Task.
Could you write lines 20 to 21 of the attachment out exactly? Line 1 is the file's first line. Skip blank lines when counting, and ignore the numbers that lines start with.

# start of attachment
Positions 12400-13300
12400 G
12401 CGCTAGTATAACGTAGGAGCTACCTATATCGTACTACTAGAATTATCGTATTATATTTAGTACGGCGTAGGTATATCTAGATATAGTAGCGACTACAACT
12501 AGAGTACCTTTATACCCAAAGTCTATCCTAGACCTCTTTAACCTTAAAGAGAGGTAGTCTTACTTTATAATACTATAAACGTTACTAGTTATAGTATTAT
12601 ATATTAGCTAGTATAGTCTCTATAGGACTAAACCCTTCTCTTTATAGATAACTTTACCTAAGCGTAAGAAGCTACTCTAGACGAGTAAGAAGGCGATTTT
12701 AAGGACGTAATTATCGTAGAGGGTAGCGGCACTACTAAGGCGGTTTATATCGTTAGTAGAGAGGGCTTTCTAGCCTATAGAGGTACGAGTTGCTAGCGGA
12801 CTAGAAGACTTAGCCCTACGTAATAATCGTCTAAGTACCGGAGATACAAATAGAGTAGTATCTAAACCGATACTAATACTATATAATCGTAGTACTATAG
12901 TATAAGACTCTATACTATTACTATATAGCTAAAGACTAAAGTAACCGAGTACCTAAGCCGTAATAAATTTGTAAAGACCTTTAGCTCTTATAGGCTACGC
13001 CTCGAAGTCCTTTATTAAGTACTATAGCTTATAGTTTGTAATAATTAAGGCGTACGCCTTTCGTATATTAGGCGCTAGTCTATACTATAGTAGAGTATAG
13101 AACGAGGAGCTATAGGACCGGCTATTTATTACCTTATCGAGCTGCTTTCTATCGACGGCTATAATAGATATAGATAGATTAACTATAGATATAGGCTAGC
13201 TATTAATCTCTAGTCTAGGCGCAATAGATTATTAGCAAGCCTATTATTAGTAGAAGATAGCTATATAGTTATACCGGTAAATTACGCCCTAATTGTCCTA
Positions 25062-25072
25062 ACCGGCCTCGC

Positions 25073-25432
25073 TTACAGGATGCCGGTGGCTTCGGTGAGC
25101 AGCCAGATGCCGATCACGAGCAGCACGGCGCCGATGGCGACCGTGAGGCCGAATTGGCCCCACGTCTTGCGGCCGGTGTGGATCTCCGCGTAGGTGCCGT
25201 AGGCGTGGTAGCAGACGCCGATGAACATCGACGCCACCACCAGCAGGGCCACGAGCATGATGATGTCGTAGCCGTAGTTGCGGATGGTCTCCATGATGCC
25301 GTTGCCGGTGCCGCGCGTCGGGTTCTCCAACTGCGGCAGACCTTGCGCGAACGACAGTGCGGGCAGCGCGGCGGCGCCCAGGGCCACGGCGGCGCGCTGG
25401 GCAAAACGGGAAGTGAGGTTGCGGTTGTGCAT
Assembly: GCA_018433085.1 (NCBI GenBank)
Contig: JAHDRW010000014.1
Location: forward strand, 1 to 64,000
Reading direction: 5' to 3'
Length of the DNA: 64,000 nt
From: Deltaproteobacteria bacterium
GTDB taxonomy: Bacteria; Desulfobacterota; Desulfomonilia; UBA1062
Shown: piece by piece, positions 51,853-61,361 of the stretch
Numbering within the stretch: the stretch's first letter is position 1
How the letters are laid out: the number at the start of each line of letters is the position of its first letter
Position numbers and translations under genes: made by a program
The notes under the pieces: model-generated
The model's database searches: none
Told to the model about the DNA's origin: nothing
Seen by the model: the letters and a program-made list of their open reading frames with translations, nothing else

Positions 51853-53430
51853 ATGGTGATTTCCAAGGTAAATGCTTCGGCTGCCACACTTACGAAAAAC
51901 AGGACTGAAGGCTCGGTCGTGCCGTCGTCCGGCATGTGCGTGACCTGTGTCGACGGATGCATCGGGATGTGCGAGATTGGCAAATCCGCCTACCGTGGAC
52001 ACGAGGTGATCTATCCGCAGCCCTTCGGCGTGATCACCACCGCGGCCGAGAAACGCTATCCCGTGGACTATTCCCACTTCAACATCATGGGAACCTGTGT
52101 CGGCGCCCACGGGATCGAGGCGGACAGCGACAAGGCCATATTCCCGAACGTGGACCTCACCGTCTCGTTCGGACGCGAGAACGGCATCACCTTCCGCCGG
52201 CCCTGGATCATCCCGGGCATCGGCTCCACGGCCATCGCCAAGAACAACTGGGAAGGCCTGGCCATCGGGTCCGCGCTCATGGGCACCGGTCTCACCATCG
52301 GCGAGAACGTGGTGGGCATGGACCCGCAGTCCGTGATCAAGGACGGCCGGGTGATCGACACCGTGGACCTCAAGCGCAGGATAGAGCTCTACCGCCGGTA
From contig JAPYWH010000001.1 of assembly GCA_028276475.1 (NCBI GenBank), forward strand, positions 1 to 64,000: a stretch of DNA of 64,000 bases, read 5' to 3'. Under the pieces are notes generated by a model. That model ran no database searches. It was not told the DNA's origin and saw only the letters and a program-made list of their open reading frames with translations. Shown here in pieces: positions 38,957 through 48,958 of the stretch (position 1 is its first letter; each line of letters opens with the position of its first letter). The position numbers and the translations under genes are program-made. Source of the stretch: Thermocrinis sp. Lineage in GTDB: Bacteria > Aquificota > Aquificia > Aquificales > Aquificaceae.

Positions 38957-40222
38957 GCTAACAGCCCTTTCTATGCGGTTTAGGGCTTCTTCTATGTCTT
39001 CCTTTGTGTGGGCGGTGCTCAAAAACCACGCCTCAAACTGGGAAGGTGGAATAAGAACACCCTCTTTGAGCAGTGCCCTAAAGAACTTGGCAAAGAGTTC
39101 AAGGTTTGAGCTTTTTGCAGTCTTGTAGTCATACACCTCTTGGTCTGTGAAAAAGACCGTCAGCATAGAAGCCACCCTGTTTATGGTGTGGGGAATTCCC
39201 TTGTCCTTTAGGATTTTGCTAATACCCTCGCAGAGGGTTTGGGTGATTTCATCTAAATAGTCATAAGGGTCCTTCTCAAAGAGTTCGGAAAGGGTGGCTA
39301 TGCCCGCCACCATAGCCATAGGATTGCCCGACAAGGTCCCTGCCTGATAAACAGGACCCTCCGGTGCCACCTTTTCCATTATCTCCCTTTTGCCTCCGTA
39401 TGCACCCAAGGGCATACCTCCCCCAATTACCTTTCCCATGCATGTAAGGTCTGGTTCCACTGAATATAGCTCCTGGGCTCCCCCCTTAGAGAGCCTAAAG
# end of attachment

Assembly: GCA_018433085.1 (NCBI GenBank)
Contig: JAHDRW010000014.1